Protecting Critical Tricolored Blackbird Nesting Habitat in Kern County by Audubon California

Audubon California is working with property owners in Kern County to protect rare Tricolored Blackbirds, one of California’s most unique bird species. The effort targets a breeding colony of 5,000 to 10,000 blackbirds on 30 acres of privately held wetlands, some of which are part of the Sand Ridge-Tulare Lake Bed Important Bird Area.

At the request of the U.S. Fish & Wildlife Service, Audubon California reached an agreement with two waterfowl hunting clubs, El Cinco and Los Alamos Farms, to facilitate funding to pump water to maintain flooded cattail habitat.

“Habitat loss often forces Tricolored Blackbirds to breed on agricultural lands which unfortunately puts them at risk” said Scott Frazer, Partners for Fish & Wildlife program biologist with the U.S. Fish & Wildlife Service. “We are committed to working with private and public wetland managers to restore Tricolored Blackbirds.”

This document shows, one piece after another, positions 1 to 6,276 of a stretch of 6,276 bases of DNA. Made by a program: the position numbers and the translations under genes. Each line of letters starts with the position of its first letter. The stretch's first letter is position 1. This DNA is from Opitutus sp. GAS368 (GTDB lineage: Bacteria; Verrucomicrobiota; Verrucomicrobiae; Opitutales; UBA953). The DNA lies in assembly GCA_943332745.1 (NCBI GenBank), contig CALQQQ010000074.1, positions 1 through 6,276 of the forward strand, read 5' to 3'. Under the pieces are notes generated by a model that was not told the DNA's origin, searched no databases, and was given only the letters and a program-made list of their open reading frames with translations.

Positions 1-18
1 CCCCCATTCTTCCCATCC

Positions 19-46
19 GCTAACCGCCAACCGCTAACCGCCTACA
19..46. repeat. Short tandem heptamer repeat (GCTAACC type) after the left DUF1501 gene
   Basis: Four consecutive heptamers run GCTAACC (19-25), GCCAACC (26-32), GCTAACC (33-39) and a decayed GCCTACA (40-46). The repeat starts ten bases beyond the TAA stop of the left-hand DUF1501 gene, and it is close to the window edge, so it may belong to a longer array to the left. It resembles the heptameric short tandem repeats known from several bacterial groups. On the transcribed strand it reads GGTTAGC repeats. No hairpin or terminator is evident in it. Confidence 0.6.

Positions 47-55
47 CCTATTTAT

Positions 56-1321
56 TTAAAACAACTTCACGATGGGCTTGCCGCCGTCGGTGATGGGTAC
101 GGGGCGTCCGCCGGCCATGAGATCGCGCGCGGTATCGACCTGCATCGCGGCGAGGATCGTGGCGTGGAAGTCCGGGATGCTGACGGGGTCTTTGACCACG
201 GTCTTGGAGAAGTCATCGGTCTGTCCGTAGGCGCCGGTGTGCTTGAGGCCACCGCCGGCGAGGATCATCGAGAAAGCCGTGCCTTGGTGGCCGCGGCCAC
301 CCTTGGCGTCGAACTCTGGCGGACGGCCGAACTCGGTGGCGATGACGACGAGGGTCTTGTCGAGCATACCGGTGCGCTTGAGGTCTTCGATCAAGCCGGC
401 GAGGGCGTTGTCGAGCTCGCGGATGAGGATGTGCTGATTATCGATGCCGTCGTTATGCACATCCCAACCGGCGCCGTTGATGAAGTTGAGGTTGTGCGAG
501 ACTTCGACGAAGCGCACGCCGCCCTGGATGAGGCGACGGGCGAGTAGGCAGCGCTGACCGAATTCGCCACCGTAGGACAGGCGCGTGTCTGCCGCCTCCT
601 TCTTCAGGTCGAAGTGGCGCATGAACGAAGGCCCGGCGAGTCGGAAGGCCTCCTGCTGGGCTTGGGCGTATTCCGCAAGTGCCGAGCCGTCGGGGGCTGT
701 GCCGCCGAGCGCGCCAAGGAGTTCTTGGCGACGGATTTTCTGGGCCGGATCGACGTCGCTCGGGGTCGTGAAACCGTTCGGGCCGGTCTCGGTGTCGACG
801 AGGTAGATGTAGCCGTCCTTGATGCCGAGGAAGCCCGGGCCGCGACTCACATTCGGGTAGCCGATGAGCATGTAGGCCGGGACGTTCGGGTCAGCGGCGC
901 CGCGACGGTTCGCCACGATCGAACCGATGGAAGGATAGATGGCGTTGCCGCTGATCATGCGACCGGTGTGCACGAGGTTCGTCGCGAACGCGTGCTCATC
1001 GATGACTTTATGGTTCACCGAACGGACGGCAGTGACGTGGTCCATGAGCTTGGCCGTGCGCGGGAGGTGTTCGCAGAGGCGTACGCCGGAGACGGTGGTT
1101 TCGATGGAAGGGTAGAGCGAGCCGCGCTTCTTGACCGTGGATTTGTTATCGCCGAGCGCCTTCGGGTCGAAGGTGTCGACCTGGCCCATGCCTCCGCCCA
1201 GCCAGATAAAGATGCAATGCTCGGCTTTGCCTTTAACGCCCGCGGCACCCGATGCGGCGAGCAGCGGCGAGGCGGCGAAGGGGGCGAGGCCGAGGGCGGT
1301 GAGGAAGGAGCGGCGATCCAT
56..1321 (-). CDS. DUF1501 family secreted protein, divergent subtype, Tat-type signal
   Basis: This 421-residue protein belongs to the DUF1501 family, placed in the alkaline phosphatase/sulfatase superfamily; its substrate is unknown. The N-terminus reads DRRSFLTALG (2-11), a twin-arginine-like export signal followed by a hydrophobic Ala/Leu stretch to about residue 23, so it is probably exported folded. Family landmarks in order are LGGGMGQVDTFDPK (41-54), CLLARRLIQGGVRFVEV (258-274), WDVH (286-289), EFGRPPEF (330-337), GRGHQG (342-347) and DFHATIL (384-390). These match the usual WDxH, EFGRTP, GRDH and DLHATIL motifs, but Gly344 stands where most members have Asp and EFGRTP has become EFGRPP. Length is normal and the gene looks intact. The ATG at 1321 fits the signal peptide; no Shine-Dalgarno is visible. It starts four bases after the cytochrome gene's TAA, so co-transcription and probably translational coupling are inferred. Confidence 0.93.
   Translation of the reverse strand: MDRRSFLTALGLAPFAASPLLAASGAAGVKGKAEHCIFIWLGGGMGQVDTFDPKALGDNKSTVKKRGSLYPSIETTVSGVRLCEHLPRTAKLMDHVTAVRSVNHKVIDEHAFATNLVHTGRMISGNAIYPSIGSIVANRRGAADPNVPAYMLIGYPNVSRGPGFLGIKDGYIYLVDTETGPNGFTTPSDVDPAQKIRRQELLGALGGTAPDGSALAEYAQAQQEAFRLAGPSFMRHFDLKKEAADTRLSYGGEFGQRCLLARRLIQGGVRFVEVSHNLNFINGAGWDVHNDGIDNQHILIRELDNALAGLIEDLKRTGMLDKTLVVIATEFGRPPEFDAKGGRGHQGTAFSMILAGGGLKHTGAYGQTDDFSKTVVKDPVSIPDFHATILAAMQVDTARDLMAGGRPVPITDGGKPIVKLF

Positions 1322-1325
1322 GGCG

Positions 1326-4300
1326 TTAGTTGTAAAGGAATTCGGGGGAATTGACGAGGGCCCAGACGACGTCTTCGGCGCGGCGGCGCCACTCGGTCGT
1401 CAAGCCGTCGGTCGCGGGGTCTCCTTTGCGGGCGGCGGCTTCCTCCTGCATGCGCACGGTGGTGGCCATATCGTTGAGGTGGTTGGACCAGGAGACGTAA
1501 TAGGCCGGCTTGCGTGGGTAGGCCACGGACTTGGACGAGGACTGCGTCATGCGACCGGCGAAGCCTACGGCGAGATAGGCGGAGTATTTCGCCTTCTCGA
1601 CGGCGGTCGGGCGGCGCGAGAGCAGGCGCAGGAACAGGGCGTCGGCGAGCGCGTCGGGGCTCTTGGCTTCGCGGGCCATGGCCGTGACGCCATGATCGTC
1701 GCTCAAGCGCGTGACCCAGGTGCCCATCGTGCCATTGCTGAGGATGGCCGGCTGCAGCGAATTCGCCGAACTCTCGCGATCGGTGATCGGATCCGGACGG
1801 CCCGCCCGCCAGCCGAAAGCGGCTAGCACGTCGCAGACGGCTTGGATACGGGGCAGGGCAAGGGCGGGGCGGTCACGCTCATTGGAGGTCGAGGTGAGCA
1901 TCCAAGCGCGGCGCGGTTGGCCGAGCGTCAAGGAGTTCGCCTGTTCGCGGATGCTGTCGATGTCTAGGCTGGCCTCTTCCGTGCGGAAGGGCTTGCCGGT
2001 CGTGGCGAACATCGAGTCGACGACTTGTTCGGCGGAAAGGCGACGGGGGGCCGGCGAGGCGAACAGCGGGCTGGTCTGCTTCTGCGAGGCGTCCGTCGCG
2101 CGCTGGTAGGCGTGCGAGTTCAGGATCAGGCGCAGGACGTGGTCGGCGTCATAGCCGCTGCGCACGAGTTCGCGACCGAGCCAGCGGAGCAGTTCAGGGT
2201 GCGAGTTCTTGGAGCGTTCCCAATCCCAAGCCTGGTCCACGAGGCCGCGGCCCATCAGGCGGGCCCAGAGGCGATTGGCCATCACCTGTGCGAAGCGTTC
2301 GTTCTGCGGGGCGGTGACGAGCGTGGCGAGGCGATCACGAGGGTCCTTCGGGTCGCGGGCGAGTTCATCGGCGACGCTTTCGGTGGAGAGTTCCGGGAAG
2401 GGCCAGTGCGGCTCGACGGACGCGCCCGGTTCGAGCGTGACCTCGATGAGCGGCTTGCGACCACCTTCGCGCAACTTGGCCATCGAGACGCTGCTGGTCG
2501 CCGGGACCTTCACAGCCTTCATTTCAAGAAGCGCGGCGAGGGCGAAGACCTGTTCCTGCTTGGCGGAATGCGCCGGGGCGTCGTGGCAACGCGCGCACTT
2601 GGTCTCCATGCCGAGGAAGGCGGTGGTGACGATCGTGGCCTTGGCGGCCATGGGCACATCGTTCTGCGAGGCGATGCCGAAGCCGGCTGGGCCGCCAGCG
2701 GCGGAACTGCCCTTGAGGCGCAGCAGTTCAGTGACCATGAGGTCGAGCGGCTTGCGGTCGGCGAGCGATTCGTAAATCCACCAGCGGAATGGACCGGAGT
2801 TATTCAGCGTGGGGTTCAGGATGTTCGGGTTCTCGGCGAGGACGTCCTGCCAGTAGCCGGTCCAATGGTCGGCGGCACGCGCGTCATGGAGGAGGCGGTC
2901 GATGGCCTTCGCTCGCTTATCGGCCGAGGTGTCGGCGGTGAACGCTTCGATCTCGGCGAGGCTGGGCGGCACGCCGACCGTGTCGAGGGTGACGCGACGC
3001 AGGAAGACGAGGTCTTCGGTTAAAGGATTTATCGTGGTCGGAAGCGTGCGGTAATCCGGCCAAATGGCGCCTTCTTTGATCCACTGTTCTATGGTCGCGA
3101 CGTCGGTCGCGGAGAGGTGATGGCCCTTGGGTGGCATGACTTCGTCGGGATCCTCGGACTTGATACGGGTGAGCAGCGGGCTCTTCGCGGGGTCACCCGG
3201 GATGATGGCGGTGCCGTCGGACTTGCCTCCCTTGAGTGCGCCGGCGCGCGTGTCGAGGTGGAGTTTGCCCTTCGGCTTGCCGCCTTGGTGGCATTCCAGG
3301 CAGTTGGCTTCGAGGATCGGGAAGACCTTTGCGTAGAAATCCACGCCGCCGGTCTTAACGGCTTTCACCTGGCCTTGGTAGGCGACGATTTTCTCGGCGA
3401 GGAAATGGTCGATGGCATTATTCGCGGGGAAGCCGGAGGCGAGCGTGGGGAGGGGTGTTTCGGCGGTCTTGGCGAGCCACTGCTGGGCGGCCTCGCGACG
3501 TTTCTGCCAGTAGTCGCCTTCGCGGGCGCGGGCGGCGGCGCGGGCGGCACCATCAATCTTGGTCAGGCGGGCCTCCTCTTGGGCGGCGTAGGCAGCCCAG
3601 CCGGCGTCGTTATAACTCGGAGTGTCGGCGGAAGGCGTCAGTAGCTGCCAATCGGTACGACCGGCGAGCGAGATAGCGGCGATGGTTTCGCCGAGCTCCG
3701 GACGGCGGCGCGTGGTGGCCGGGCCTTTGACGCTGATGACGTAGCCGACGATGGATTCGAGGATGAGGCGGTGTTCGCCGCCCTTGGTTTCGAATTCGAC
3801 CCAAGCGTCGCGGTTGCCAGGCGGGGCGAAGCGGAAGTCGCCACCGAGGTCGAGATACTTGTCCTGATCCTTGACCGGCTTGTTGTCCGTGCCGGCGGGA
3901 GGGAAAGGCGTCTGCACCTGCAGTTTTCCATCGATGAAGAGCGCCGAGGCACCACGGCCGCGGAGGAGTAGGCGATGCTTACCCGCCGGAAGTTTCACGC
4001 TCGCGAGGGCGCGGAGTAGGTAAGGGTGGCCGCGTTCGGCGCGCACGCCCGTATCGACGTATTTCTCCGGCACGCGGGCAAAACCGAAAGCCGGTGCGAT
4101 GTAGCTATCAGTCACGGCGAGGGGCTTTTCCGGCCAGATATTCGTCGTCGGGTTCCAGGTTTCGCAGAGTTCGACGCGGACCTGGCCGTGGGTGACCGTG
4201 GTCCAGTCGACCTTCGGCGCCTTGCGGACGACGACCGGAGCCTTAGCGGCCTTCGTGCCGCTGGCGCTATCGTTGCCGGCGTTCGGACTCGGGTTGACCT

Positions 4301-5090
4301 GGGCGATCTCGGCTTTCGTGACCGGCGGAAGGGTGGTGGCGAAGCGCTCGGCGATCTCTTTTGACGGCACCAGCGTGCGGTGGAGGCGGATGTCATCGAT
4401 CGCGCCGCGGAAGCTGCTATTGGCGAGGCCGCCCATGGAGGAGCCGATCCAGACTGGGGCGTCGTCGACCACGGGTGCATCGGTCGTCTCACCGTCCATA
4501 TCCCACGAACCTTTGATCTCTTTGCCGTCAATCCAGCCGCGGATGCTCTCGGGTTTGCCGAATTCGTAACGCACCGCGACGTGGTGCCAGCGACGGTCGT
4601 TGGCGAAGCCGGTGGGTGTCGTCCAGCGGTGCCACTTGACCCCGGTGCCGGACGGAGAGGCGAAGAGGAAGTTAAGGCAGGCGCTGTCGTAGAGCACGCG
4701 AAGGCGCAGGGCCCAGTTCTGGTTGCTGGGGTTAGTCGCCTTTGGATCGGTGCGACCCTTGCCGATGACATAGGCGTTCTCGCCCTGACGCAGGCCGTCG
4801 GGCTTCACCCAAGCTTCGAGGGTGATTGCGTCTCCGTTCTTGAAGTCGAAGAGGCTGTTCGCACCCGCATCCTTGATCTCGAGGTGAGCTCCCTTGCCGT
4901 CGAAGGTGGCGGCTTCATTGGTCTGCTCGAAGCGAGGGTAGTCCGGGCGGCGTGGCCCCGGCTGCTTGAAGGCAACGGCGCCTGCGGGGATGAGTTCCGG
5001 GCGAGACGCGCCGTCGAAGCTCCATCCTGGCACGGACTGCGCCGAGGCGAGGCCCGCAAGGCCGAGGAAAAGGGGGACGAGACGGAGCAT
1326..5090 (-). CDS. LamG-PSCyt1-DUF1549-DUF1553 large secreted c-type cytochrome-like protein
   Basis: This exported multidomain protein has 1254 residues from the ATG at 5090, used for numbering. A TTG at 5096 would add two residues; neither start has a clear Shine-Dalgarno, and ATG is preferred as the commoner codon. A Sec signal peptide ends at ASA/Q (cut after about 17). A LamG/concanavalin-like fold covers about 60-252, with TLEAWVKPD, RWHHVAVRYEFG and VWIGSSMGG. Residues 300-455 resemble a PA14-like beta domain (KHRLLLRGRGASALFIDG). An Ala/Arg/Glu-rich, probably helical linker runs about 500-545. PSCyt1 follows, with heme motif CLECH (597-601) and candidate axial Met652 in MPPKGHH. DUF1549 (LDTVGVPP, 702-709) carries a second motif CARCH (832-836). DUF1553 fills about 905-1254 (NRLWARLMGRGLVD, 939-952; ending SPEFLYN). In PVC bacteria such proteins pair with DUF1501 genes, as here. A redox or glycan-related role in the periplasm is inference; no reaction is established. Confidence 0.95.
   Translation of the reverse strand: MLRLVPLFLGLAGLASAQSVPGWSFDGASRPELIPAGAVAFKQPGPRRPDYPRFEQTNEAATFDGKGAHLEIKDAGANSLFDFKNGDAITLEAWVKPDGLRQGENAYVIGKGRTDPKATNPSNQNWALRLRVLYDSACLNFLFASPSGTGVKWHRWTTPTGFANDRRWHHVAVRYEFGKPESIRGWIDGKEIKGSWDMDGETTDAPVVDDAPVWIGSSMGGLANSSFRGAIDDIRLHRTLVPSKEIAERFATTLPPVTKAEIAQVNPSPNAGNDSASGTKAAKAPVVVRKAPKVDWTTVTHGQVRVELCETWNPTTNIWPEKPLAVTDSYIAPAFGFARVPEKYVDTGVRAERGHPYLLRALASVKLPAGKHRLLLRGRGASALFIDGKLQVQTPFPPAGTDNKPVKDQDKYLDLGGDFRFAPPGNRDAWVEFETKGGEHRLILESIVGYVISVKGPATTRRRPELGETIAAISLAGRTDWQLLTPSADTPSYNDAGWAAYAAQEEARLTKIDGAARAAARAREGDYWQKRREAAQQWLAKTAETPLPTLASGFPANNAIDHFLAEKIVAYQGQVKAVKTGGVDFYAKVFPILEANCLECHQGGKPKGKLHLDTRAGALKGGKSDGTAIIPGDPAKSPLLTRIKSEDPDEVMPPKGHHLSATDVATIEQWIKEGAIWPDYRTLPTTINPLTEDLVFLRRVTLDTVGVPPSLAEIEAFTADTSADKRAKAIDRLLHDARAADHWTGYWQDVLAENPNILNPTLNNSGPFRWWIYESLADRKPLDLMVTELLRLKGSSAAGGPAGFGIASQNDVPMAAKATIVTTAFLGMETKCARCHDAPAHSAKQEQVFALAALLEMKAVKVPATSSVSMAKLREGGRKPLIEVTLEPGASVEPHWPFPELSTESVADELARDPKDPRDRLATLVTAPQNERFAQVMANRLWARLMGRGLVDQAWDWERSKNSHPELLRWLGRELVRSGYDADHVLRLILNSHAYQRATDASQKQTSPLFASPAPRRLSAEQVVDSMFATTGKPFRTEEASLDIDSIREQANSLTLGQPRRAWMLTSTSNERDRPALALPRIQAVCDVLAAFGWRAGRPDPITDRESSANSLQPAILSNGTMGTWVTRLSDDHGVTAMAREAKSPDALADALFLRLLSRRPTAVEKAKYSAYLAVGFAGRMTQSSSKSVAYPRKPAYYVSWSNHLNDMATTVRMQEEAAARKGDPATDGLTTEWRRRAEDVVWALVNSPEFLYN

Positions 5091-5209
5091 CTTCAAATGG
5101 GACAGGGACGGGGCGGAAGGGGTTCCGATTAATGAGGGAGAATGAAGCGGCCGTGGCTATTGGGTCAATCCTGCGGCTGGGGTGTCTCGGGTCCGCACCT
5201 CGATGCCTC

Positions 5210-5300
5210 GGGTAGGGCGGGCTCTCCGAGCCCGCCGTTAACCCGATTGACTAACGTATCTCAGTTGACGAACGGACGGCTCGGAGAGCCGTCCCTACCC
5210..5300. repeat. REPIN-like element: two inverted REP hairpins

California is home to 95 percent of the world’s population of Tricolored Blackbirds, and they are listed as a state species of special concern. The birds commonly nest in silage fields, ditches and other areas around dairy farms in the San Joaquin Valley and in limited areas in southern California, which presents a risk when fields are ready for harvest and young birds cannot yet fly.

The private wetlands at El Cinco and Los Alamos farms are a significant regional location that has successfully produced young Tricolored Blackbirds for four consecutive years. This is unusual for Tricolored Blackbirds, a species known as a nomadic breeder, whose behavior is difficult to predict.

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